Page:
Because I was general counsel for several years to several AIM listed companies, I’ve seen the effectiveness and the pros and cons of this concept. Importantly, the NOMAD is subject to an approval process by the London Stock Exchange, specific rules and obligations to the Exchange as well as disciplinary proceedings if they do not properly perform their regulatory responsibilities. Will crowdfunding portals have the internal sophistication and experience identifying these many conflicts and issues? Will they understand the underlying business of the issuer sufficiently to guide them on the relevant disclosure issues? Will the SEC or FINRA require them to have this internal expertise? Will portals expose themselves to liability for information disclosed or not disclosed to investors? Will investment portals be implicitly providing investment advice to the crowd with respect to secondary sales? Will it be permitted or advisable for crowdfunding portals to provide ongoing services to the issuer while attempting to facilitate secondary sales by purchasers? These are just a few of the traps for unwary portals.
In my opinion, the NOMAD system is far from ideal. It is difficult to have any single entity to fill the roles of investment bankers and regulatory watchdog contemplated by the AIM rules. The chinese wall procedures are questionable. Crowdfunding portals are planning on even more varied and conflicting roles than that of the NOMAD. The intention of the JOBS Act is that investment portals will be passive when it comes to the marketing of any particular issuer’s securities. This makes tremendous sense. Does providing investor relations services after the first crowdfunding offering prohibit that portal from hosting a second offering by the same issuer because of the nature of the implicit “advice” they provide in their IR role? Will there be a disciplinary system for crowdfunding portals that act negligently? It will be interesting to see how the various regulatory groups deal with these issues and conflicts. From my perspective, investment portals attempting to be all things to all parties and fighting for every available nickel is a very risky proposition. I welcome the thoughts of others.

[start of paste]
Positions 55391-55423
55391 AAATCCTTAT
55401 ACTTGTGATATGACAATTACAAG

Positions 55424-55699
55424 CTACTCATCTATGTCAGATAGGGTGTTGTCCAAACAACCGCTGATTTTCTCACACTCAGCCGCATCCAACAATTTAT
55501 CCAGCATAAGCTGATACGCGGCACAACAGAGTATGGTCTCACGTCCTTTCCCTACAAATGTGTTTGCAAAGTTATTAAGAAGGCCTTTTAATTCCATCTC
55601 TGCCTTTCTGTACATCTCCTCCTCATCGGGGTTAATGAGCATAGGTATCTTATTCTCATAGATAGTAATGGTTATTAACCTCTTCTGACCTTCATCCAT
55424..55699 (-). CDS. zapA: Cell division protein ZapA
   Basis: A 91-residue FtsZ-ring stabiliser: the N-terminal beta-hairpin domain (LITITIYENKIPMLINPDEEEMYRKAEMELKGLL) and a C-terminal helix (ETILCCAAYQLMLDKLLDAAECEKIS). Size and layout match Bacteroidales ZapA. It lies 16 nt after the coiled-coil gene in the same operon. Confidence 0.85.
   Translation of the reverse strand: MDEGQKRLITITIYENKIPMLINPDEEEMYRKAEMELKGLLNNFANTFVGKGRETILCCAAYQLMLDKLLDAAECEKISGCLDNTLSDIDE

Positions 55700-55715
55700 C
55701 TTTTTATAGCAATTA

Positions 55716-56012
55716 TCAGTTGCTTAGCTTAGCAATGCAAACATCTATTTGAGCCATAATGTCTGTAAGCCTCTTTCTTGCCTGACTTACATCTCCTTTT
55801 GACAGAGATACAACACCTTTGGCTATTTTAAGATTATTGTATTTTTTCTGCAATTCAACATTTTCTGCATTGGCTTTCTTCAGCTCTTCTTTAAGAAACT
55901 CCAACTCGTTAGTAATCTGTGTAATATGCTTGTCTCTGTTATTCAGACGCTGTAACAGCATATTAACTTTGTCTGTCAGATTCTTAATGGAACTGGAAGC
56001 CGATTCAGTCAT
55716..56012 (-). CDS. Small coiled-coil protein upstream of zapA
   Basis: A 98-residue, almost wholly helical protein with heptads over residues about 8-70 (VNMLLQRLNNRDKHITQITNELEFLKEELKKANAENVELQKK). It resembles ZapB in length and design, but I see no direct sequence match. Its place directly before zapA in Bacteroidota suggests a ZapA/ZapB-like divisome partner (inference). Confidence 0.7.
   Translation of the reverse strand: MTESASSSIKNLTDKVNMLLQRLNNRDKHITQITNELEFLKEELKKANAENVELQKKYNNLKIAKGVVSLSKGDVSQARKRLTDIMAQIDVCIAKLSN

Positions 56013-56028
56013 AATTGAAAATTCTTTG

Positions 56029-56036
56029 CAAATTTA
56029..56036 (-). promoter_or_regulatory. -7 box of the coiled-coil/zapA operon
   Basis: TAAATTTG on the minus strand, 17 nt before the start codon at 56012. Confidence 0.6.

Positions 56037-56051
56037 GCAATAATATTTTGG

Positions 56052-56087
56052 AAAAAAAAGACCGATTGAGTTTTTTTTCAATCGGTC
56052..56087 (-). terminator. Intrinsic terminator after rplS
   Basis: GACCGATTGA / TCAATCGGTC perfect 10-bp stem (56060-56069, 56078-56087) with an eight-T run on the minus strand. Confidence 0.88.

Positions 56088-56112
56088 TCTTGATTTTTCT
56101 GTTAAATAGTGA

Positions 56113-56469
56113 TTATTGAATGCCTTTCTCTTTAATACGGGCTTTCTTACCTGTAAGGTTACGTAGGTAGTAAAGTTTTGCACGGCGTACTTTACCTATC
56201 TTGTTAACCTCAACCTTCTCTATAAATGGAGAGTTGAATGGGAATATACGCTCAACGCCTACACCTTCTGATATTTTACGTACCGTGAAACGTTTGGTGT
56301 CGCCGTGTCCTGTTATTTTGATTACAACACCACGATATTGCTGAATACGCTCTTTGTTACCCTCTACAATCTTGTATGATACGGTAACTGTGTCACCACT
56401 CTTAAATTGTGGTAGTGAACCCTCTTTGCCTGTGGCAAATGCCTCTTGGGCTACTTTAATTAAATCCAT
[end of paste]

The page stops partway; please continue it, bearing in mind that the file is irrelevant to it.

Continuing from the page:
Some would-be equity-based crowdfunding portals intend to permit listing companies do only a single form of offering. Whether that is common stock, preferred, debt or what have you, this strategy is not likely to work in the real world for issuing companies. Crowdfunding investment portals will need to permit issuing companies to be much more innovative in structuring offerings than a “one-size fits all” approach if the portals intend to be remotely relevant.
Last month I attended a Q&A with the group from the SEC charged with writing the regulations for internet portals operating equity-based crowdfunding platforms. I was extremely impressed by David Blass, Chief Counsel, S.E.C. Trading and Markets Division, and his team members who are charged with drafting these regulations. I was less impressed by the questions that came from the audience. One such attendee represented a would-be investment portal and asked Mr. Blass several leading questions suggesting that the SEC should, by regulation, require a certain structure of the investment for crowdfunding investments. The attendee had a very specific notion of what that form would be. Mr. Blass, speaking for himself and not the SEC, politely disagreed. Mr. Blass consistently provided the same answer to different forms of the same “question.” Specifically, he noted that the SEC should not be concerned with the many forms that the structure of an offering can take. He stated that the SEC should be focused on making sure that the structure chosen is adequately and properly disclosed to those to whom the offering is made. In other words, if issuing companies make the structure complex, they better find a way to adequately describe what people are getting and how it works.